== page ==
Set in the working class Stockholm suburb of Blackeberg during one cold winter in 1982, it has lonely 12-year-old Oskar (Kåre Hedebrant), a lonely boy who is bullied at his school, and has fantasies of revenge by stabbing those who bully him. But, he finds a friend with new neighbour Eli (Lina Leandersson), who has just moved into the flat next door with Håkan (Per Ragnar). Eli tells Oskar they can't be friends, but they end up spending their time together, even communicating through the wall between their flats by morse code, being with Eli makes Oskar feel more confident, and he is able to stand up to those who are bullying him, even if it does eventually go too far. Meanwhile there are murders going on across the suburb, people are being murdered. Hung upsidedown, with their throats slit, and blood drained out, it turns out it's Håkan who is doing this, Eli holds a dark secret. Although she's the same age as Oskar in appearance, she's actually a 200 year old vampire, that's why Håkan is killing people, just to get Eli blood, which she needs. Oskar eventually finds out about this, but he doesn't mind, at all. Despite that, he's in love with Eli, even if Eli cannot truly love him back. But, the murders continue all over town, and it puts Eli's life in danger, and Oskar is starting to get into more troubles of his own.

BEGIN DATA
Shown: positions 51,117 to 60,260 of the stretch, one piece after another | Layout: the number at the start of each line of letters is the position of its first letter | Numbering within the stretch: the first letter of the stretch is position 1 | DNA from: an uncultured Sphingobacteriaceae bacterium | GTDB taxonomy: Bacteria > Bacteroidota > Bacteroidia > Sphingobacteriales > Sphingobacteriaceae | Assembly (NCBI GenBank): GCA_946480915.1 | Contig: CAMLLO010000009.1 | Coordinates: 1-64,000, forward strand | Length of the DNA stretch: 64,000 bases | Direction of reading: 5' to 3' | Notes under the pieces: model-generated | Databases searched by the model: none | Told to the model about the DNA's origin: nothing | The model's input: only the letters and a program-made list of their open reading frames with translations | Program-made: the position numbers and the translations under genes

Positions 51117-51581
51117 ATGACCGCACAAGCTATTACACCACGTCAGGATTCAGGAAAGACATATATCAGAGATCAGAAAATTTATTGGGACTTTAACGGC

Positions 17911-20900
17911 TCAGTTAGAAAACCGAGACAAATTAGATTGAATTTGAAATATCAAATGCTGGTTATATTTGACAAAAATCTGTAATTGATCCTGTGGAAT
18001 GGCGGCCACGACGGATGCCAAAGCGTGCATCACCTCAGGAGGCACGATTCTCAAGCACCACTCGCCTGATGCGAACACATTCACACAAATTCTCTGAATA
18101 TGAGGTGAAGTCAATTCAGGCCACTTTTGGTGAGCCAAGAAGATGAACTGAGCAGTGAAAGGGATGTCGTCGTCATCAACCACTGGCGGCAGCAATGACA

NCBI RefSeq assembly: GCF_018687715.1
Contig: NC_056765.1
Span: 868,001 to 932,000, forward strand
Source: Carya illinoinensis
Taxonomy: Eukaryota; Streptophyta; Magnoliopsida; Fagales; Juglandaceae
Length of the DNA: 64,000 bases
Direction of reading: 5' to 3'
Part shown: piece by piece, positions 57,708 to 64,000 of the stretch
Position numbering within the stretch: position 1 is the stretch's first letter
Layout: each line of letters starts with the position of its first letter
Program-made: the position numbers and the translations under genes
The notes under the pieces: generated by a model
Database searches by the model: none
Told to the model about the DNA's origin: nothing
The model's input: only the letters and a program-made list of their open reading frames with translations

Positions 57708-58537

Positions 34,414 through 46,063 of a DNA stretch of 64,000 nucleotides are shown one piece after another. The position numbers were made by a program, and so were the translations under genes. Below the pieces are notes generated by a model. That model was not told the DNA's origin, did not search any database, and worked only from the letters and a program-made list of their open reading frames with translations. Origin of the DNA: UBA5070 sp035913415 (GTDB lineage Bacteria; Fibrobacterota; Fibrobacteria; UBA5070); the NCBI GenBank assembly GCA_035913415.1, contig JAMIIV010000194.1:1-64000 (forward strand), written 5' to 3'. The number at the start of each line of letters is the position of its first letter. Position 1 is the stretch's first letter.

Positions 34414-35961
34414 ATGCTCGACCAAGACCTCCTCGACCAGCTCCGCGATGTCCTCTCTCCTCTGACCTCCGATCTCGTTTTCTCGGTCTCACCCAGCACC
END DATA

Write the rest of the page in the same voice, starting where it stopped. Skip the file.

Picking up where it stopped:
Let The Right One In is a not your average vampire film, although it does stick closely with familiar vampire conventions, (they only come out at night and all), the title refers to the fact that they cannot enter someone's house by force, they must be invited in by whoever lives there, which is what Oskar does with Eli. As well as dealing with themes of bullying, vampires, murder, the original book was darker and dealt with themes such as drugs, paedophilia and prostitution, but these were downplayed and rightfully removed for the film version, so that the friendship and subsequent between Oskar and Eli can take centre stage, and it's that connection between the two that moves the film along, although some may look upon the relationship between the two 12 year olds with a raised eyebrow, there's nothing wrong with it, it's just a sweet and innocent glimpse of what it's like to be young and in love. Deaths that occur in the film are quite grisly, but they're just a sidenote, they're not focused upon in great detail, you don't see them in gory close-up. director Alfredson keeps the mood restrained throughout the film, and doesn't go for sudden shocks and gratuitous gore. And even the film's setting has an other-worldly setting, even if it isn't all that far away. It's beautifully shot by Hoyte van Hoytema, it's wide vista's of the barren suburbs have a sense of poignancy to them, and the music by Johan Söderqvist is equally as breathtaking.